Wednesday, 23 October 2013

Glorious Rebirth

Oscar Wilde’s statement “an egg is always an adventure; the next one may be different”, obviously made within a particular context, could well be used in connection with Franc Grom’s creative artworks.

Eggs, in general, have been regarded as a symbol of fertility and rebirth throughout the times by many cultures. In fact, the practice of decorating eggshells is ancient and it goes back to pre-Christian times, having later been adopted by the Christian Church as a symbol of the resurrection of Jesus. They convey the message of a new beginning, the very spark of creation.

As a result of that, they have been introduced as a gift associated to Easter and have become a widespread feature connected to festivities and celebrations held at that time of the year. It was not in vain that the Russian Tsars Alexander III and Nicholas II commissioned the famous jewellery creator Fabergé the exquisite and priceless eggs they offered as Easter gifts to their wives and mothers.

Far from the expensive extravagance of the celebrated Fabergé eggs, Franc Grom, a Slovenian artist living in the small village of Stara Vrhnika, near Ljubljana, creates astonishingly beautiful and intricate egg sculptures from eggshells that would naturally be thrown everyday into the rubbish.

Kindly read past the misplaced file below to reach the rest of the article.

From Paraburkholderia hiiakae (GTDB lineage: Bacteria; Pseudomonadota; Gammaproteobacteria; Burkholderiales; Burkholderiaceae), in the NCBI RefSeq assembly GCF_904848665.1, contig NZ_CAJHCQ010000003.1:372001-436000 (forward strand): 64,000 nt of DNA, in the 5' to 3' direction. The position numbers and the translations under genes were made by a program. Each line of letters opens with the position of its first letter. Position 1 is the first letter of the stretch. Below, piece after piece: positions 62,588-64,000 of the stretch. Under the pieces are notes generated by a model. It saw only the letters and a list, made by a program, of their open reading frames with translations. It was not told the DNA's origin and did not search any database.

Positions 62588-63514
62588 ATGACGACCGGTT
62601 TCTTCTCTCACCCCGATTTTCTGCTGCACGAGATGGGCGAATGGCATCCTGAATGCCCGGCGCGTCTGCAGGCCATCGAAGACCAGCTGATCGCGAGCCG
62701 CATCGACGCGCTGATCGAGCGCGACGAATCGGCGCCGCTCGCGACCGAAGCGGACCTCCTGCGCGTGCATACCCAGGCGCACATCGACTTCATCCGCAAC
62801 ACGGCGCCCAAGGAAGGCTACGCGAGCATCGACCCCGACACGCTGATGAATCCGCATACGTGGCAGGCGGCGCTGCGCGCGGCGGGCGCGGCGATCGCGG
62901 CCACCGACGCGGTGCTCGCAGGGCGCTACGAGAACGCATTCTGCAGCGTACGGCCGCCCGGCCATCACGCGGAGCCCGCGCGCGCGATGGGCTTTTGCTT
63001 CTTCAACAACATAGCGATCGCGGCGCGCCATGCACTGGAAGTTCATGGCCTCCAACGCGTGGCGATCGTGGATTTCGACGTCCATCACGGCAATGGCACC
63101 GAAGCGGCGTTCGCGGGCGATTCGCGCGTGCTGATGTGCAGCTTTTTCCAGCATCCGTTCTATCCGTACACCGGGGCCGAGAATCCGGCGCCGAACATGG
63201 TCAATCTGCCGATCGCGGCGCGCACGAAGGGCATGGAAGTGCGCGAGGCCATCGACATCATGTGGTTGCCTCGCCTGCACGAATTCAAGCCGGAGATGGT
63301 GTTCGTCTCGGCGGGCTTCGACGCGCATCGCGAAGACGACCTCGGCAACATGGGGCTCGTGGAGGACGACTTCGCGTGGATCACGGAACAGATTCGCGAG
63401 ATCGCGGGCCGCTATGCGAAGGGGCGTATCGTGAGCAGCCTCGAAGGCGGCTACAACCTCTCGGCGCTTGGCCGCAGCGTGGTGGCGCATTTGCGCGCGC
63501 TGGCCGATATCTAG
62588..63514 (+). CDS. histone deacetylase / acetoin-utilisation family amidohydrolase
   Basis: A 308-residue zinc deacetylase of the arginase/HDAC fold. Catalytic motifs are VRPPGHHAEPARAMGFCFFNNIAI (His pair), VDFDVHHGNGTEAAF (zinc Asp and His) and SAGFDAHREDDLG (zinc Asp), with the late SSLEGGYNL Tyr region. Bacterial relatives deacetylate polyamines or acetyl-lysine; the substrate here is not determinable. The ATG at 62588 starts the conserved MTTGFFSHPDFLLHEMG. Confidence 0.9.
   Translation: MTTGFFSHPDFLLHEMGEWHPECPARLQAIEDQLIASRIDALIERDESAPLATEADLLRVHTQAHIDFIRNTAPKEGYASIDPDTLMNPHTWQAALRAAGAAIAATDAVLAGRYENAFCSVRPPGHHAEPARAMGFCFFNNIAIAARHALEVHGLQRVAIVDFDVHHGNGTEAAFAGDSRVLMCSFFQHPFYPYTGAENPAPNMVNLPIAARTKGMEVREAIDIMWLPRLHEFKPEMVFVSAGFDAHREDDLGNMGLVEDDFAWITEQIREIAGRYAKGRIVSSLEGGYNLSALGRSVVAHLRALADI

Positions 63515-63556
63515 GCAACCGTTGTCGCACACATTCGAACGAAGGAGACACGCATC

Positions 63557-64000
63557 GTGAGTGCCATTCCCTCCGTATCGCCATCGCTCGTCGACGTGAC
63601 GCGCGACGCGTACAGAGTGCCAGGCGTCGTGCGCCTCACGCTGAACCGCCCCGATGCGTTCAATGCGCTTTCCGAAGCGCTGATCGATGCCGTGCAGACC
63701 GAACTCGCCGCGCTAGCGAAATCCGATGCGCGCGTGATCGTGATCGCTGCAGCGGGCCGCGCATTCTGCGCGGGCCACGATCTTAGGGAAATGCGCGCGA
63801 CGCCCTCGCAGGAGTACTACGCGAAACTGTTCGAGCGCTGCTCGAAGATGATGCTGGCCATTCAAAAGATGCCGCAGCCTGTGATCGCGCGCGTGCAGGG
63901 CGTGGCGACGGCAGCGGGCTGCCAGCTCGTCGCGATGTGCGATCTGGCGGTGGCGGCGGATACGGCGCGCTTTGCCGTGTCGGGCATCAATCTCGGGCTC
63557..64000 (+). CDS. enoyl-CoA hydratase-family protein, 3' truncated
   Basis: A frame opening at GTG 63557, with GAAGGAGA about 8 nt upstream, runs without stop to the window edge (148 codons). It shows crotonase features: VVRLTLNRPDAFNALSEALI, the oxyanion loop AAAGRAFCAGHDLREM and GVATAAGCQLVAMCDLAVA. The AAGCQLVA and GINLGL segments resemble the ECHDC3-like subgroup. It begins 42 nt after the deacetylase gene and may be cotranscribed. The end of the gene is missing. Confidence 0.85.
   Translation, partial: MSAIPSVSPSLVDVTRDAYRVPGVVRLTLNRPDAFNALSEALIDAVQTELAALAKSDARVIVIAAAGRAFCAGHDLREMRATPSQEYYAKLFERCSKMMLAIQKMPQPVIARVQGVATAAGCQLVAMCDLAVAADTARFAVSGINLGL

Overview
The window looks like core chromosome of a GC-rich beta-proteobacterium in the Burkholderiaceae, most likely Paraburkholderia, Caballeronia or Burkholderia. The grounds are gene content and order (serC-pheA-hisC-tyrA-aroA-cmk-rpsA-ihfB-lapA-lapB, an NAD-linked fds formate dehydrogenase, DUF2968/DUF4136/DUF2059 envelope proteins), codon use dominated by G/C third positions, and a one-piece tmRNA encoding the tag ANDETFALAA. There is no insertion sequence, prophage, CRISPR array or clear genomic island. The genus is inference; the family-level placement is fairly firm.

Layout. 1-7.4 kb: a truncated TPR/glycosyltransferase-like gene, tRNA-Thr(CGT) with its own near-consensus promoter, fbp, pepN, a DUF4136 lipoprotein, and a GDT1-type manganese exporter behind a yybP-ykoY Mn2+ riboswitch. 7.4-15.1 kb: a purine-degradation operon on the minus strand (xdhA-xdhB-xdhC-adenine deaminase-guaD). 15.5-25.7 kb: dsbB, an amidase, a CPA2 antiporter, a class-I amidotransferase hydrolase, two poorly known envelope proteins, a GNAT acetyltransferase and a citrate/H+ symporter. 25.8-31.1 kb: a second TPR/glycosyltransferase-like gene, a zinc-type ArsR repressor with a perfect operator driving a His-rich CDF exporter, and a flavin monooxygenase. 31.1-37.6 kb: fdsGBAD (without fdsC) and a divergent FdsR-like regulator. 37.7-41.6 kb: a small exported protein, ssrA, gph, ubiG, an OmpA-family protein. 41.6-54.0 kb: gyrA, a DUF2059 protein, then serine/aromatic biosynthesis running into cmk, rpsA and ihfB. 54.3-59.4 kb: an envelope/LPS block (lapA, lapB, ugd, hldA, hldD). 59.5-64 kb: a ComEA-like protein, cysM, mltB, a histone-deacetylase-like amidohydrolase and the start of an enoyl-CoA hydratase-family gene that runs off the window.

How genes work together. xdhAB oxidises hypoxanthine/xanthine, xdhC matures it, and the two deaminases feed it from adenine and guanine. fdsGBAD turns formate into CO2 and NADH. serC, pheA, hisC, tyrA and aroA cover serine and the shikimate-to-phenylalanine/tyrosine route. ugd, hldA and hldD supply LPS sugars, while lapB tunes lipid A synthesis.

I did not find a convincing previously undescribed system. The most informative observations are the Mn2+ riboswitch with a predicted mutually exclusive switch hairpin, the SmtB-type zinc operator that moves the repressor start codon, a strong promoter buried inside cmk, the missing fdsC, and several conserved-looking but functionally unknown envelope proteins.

Inspired in the Slovenian tradition of painting eggs or lightly scratching delicate designs into the surface of previously coloured eggs, Grom came across a completely innovative technique of his own creation. Making good use of his expertise as a former electrician now retired, Grom’s art pieces are crafted by means of thousands of holes drilled into the eggshells so as to produce extremely exquisite lacelike and delicate sculptures, each of them unique and unrepeatable, thereby somehow making sense of Oscar Wilde’s statement.

The elaborate process of carving eggs implies a first stage, consisting of poking the two first holes at the top and at the bottom of the shell to blow out all the liquid inside. By means of great patience, talent and precision, Grom then proceeds with a tiny electric drill puncturing intricate patterns which, once completed, unfold in their splendorous perfection to the delight of our eyes.

Franc Grom’s egg artwork, which has been on exhibition in Slovenia, India, Japan and the United States among other countries, actually does justice to the idea of resurrection underlying the tradition of Easter eggs. In fact, through his talent and creativity, he metamorphoses something regarded as quite ordinary and disposable into genuine masterpieces which, reminding us of the mythic Phoenix, both embody and celebrate a truly glorious rebirth.

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